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It’s not all bad news coming from the icy reefer trades. The container industry’s doldrums are at least helping to introduce a little more South American colour to the wintry North European landscape.
Rock bottom reefer rates have encouraged Colombian and Ecuadorean flower exporters to make the shift from air to sea transport on key long-haul trades, in particular South America to the UK and Russia.
Holland’s principal flower auction FloraHolland has made important in-roads into shipping South American blooms by sea thanks to competitive reefer rates and a more reliable cool chain between South America and Europe.
Camila Camacho, FloraHolland’s local area manager for Latin America, told delegates at the Cool Logistics Cold Chain conference, part of the TOC Americas held in Panama last week, that Colombian flower exporters prepared to ship their products by sea were reaping the benefits of rock-bottom reefer freight rates that had created a healthy price differential between air and sea.
“To Europe, shipping by sea lowers logistics costs by 40%,” she said. “That price difference has been important for South American exporters looking to be competitive in North European supermarkets.”
FloraHolland has offices in Colombia, Spain, Israel and Kenya, and has been building up its sea-freight operations over the last five years. After carrying out trials in the first two years it has been able to ramp up its business to a point where it is now handling 80 tonnes of flowers a week, consolidating volumes in 10 reefer containers.
Ms Camacho said the price difference initially drove Colombian flowers into reefer containers, but customers were also starting to recognise the positive results of the switch in terms of perishable losses.
While shipping flowers by air involves a lead-time of 17 days, the sea alternative takes 34 days from Bogotá to the UK. However, the ability to control temperatures throughout the voyage was, said Ms Camacho, compensating for longer transit times and enabling shippers to get their products to market and live up to rigorous shelf life and vase life expectancies demanded by supermarkets.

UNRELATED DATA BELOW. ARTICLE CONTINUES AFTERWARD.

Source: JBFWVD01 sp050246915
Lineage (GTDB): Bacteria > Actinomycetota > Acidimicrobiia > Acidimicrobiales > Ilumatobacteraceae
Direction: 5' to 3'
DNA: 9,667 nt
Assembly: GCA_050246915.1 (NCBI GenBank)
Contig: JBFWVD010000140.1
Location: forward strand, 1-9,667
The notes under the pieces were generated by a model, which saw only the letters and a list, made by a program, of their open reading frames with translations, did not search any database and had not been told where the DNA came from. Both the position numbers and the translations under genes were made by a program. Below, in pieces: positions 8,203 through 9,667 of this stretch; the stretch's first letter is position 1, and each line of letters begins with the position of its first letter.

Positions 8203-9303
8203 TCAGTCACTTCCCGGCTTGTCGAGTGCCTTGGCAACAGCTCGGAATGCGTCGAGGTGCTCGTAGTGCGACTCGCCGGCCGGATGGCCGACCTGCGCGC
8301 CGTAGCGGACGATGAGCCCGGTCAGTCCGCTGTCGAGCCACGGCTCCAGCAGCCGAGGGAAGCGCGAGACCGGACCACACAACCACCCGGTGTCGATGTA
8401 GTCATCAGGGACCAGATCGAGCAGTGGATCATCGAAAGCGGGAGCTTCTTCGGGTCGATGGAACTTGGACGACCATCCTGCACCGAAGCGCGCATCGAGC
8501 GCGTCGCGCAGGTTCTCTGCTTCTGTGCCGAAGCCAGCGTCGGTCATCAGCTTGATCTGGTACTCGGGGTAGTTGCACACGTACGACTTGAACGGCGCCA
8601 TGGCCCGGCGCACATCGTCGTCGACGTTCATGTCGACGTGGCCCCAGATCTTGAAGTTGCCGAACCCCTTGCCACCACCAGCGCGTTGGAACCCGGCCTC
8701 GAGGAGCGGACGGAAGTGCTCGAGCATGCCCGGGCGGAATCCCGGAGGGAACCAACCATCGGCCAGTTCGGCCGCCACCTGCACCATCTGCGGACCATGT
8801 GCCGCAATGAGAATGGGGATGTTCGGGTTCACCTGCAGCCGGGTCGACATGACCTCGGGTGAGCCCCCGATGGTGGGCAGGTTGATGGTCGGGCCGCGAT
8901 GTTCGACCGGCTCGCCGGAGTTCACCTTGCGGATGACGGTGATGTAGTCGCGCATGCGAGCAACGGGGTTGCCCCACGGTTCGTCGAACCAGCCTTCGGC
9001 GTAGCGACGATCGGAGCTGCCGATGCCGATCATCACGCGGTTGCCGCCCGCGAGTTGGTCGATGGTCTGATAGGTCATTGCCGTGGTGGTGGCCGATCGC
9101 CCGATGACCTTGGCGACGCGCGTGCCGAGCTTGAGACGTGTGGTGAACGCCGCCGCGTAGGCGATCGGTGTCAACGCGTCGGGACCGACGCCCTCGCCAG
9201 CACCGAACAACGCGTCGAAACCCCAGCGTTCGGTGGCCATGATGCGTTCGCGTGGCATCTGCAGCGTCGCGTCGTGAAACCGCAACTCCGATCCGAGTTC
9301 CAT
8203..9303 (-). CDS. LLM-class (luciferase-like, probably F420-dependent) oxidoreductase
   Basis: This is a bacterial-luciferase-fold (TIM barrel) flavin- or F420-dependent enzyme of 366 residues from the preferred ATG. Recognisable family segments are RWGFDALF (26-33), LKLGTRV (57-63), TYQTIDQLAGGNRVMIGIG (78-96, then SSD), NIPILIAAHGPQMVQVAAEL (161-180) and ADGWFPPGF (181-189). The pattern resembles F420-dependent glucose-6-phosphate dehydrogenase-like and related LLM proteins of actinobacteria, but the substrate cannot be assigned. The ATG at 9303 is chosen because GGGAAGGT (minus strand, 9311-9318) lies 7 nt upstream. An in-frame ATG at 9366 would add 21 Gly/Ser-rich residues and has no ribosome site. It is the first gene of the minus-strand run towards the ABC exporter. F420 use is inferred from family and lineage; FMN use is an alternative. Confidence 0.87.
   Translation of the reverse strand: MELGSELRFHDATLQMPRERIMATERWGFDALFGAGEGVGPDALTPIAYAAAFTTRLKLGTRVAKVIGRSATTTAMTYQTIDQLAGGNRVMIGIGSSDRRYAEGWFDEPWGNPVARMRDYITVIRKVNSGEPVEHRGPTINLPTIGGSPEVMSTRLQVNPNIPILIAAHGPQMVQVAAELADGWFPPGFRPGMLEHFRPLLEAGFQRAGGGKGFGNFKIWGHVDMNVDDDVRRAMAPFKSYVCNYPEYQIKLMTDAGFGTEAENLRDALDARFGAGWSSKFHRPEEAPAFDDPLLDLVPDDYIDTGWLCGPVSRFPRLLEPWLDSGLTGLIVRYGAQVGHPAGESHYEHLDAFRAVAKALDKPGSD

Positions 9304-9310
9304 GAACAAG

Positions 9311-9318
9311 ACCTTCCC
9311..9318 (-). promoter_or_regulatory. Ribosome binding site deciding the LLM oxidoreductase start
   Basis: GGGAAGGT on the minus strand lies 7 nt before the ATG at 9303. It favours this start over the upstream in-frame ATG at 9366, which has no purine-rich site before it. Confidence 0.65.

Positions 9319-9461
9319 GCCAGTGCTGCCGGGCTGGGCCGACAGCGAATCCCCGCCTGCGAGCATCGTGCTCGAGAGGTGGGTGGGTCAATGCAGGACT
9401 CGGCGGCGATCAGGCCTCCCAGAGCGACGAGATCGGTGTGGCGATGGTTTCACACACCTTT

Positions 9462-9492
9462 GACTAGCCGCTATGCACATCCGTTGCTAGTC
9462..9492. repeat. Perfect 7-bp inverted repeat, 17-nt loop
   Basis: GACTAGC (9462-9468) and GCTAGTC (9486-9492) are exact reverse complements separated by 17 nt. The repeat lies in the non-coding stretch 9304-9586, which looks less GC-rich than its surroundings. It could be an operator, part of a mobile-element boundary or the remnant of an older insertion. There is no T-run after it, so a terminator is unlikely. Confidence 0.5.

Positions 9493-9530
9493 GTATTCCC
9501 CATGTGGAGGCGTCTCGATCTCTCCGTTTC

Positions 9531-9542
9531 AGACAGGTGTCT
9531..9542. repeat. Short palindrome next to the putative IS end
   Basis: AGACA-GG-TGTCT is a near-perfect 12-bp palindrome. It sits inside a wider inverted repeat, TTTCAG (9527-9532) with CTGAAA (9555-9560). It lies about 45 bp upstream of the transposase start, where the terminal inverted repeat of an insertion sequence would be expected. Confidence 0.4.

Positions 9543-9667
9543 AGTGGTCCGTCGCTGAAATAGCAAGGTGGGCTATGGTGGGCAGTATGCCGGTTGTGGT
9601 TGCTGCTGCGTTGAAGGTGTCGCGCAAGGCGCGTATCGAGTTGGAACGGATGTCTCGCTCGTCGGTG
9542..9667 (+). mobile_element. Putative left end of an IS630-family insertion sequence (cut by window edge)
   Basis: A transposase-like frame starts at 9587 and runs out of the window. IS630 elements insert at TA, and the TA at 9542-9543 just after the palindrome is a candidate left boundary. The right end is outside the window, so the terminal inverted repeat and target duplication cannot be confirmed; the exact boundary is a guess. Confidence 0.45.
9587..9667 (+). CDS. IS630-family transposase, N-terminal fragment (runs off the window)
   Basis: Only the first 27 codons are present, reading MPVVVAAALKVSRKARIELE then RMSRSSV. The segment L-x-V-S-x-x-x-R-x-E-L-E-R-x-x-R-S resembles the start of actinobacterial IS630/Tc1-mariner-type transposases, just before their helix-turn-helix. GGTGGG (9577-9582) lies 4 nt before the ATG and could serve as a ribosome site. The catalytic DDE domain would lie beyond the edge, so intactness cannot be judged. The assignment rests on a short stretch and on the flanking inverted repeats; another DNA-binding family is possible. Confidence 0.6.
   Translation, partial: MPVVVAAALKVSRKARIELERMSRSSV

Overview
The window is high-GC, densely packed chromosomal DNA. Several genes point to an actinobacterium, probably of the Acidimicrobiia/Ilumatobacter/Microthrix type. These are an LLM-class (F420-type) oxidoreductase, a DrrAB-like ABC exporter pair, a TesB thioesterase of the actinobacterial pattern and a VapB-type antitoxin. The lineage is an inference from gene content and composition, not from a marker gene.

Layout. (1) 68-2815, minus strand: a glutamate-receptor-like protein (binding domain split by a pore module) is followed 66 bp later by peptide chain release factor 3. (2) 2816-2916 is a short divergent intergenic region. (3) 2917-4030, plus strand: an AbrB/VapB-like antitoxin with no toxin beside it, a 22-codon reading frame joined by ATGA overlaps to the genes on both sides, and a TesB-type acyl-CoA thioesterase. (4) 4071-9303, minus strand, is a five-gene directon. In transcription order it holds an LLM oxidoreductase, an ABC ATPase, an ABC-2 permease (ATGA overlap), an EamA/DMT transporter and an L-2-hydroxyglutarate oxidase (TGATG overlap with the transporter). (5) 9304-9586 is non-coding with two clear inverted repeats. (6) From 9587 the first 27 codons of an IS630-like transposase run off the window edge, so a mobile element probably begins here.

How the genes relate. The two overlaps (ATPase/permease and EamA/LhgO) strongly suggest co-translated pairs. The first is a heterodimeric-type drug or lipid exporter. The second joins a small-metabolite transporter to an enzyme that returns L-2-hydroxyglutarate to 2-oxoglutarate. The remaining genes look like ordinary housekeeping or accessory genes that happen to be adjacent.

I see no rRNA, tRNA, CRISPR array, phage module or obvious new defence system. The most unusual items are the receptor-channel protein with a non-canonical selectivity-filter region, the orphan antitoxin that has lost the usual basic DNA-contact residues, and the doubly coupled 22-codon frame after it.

“The cool chain is better this way than moving flowers by air, where it’s impossible to control the cool chain and the fluctuations in temperature are very difficult to manage,” she said. “Also it helps lower the carbon footprint for volumes going to Europe and this is important for supermarkets in the UK.”
Maintaining the price differential between air and sea is expected to get more complicated in the New Year, with plans by carriers such as Maersk Line to push up rates by as much as 30% from January 1.
The Danish shipping line announced plans to increase rates by $750 per teu – 1,500 per feu – in 2013.
Robbert Jan van Trooijen, chief executive of Maersk Line in Latin America and the Caribbean, defended the move in his presentation at the conference.
“The rate increase will help get around volatility. With a healthier supply chain you don’t see that volatility. A healthy supply chain is a stable supply chain,” he said.
“Twenty or 30 years ago it would have been impossible to see these types of products all-year-round. What we have done as an industry is created value for the final consumer and that value should come at a certain cost and the consumer should be prepared to pay that cost,” said Mr van Trooijen.
Landside costs account for around 60% of FloraHolland’s supply chain, said Ms Camacho, which implied that a 30% increase in the sea-freight leg of her shipments would squeeze overall margins by around 13%.
“For us, cost is what has brought us to where we are today. A 10% increase on sea freight costs will definitely put us in a difficult position because people are only doing sea freight because of cost. It could be that they decide to move back to air so we are evaluating what we will do next year,” she said.
Ms Camacho said she was optimistic that she would be able to negotiate the proposed GRI down to around $350, a level that would not have an overly detrimental impact on the financial viability of FloraHolland’s sea-bound venture. Conventional reefer shipping company Seatrade has also been shipping Ecuadorean flowers to the UK on a regular service that takes 15 days from Guayaquil to the UK, loading the cargo into containers on deck.
Damco’s head of perishables in Latin America Mauricio Padron said the practise of moving flowers in containers was also growing in popularity along the west coast of South America with regular shipments of Ecuadorean roses to Chile, Argentina and the US.
Mr Padron said the company was moving one container a week to Europe and one to Chile from Ecuador, and two containers a week from Ecuador to the US.
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